Frieden: Opening When Cases Are Increasing, ‘Like Leaning into a Left Hook’

By Melanie Arter | June 29, 2020 | 10:13am EDT
Dr. Tom Frieden,  former director of the Center for Disease Control and Prevention (CDC), speaks about the Zika outbreak at the New America think tank in Washington, DC, on July 13, 2016. (Photo by SAUL LOEB/AFP via Getty Images)
Dr. Tom Frieden, former director of the Center for Disease Control and Prevention (CDC), speaks about the Zika outbreak at the New America think tank in Washington, DC, on July 13, 2016. (Photo by SAUL LOEB/AFP via Getty Images)

( – Former Director of the Centers for Disease Control and Prevention (CDC) Tom Frieden told “Fox News Sunday” that the United States is reopening too fast and “if you open when cases are still increasing … it’s like leaning into a left hook.”

When asked to explain the new surge in cases particularly in the South and the West and whether those regions opened too soon and without enough restrictions, Frieden said, “As I said to you six weeks ago today, this is going to backfire. We're moving too fast. If you open when cases are still increasing, as many states did, it's like leaning into a left hook. You're going to get hit hard, and that's what's happening.

“When we see Arizona, Texas, Florida, South Carolina, they are currently in a rapid upswing and sad to say, this is going to continue to get worse for weeks, because the physical distancing that they're implementing now will only take effect -- you won't see it for another few weeks, so we are going to see a few more weeks of increases in all likelihood in several states,” he said.

“Now, there's some comfort in the fact that it's younger people, but what starts in the young doesn't stay in the young. Younger people have parents, uncles, nephews. They go out to places to buy food, and we are going to see increasing spread. That's why the three W’s are so important: wear a mask, wash your hands or use sanitizer, and watch your distance," Frieden said.

There's something everyone can do. We are really all in this together, and if we work together we can help control the virus and get our economy back. Public health and health issues are not getting in the way of our recovery. They are the route to our recovery," the former CDC director said.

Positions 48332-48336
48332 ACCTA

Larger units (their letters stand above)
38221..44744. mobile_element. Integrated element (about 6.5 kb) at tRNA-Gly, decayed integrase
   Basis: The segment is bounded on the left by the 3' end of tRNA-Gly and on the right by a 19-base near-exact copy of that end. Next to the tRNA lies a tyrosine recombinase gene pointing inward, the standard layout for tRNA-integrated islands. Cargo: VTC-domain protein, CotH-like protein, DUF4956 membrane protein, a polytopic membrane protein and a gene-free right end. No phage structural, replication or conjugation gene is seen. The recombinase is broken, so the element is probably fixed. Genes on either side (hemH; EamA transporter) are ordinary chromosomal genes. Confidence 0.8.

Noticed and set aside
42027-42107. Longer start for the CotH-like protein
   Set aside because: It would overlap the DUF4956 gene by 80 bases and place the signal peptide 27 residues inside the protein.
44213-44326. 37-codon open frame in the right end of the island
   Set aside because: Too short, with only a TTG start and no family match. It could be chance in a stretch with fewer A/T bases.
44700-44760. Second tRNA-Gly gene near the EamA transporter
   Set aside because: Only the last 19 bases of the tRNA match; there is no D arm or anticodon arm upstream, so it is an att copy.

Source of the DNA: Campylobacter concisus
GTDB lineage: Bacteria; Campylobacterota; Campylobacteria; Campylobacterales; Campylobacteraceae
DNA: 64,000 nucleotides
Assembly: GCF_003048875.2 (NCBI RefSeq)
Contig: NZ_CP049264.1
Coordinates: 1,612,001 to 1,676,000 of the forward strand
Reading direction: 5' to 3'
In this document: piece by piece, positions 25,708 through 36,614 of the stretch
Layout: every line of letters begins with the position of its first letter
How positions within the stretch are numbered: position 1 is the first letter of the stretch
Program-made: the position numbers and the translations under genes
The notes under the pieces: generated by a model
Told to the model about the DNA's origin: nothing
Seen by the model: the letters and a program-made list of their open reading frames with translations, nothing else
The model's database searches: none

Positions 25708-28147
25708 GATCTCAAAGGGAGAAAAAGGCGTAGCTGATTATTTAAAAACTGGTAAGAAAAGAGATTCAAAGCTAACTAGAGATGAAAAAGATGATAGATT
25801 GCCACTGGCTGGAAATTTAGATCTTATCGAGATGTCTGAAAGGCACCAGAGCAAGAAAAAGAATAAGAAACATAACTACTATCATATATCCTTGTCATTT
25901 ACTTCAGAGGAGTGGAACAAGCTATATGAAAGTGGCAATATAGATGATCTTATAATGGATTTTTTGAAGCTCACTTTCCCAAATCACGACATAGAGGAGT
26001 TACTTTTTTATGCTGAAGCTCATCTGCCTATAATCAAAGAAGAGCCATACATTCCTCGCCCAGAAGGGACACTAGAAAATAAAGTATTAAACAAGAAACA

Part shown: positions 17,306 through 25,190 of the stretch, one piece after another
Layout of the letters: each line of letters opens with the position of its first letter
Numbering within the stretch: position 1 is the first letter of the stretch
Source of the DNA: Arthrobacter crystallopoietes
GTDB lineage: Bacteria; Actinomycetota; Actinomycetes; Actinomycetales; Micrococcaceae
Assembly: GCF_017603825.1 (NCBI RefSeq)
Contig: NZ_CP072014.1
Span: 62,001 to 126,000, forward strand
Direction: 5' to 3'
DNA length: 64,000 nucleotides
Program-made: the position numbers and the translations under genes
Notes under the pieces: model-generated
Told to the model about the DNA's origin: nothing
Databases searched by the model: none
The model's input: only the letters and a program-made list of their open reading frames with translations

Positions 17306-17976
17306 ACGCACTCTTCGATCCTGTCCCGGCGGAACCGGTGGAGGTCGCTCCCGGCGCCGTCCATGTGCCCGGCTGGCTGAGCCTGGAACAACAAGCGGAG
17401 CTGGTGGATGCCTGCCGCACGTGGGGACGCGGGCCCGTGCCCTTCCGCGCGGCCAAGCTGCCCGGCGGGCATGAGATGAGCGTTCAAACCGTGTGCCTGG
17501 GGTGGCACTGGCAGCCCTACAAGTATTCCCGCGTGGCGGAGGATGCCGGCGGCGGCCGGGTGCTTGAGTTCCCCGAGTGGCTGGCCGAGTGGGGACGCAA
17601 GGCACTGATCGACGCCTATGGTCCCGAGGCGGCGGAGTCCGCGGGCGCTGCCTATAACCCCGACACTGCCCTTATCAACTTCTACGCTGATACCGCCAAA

Frieden said the coronavirus has “the upper hand,” it’s “not going to go away on its own.”

“We have to stop it and only we can do that by working together, but we are all sick and tired of staying home, but you know what, the virus is not tired of making us sick, and what we're seeing, particularly in southern states, but in most parts of the U.S., is the virus increasing and in some states increasing explosively,” he said.

When asked whether the surge in COVID-19 cases is a function of more testing or a reflection of the fact that the virus is actually spreading, Frieden said, “As a doctor, scientist, an epidemiologist, I can tell you with 100 percent certainty that in most states where you're seeing an increase, it is a real increase. 

“It is not more tests. It is more spread of the virus, and the one number to look at that's very important is the percent of tests that's positive. The number of cases, that can vary some because we are only diagnosing 10, 20 percent of all cases. So the numbers you're seeing are just a reflection, a tip of the iceberg, of even more spread,” he said.

“But where the numbers are increasing, you got Arizona with nearly one out of four tests positive and at the same time you are increasing the number of tests, I can tell you with absolute certainty that's explosive spread of coronavirus,” Frieden added.

When asked to why the number of COVID-19 cases are exploding, but the number of deaths has dropped, Frieden said, “There are a few things going on. First off, deaths will lag cases by about a month. It takes some time for someone to feel sick, get hospitalized and, unfortunately, die.

“Second, the cases do appear to be in younger people now and the death rate is far, far, far lower in younger people than older, but as I said earlier, what starts in young adults, doesn't stay in young adults. So there may be a lag until we see cases. It's possible that older people are shielding themselves more and we are also getting better at caring for the disease at hospitals,” the former CDC director said.

“So the explosive spread isn't being followed yet by an explosive increase in deaths, but what we are seeing in some states already is a big increase in intensive care unit admissions and that's a sign that this is not benign, this is going to result in more deaths. We estimate in the next month we will see at least 15,000 more deaths in the U.S.,” he added.

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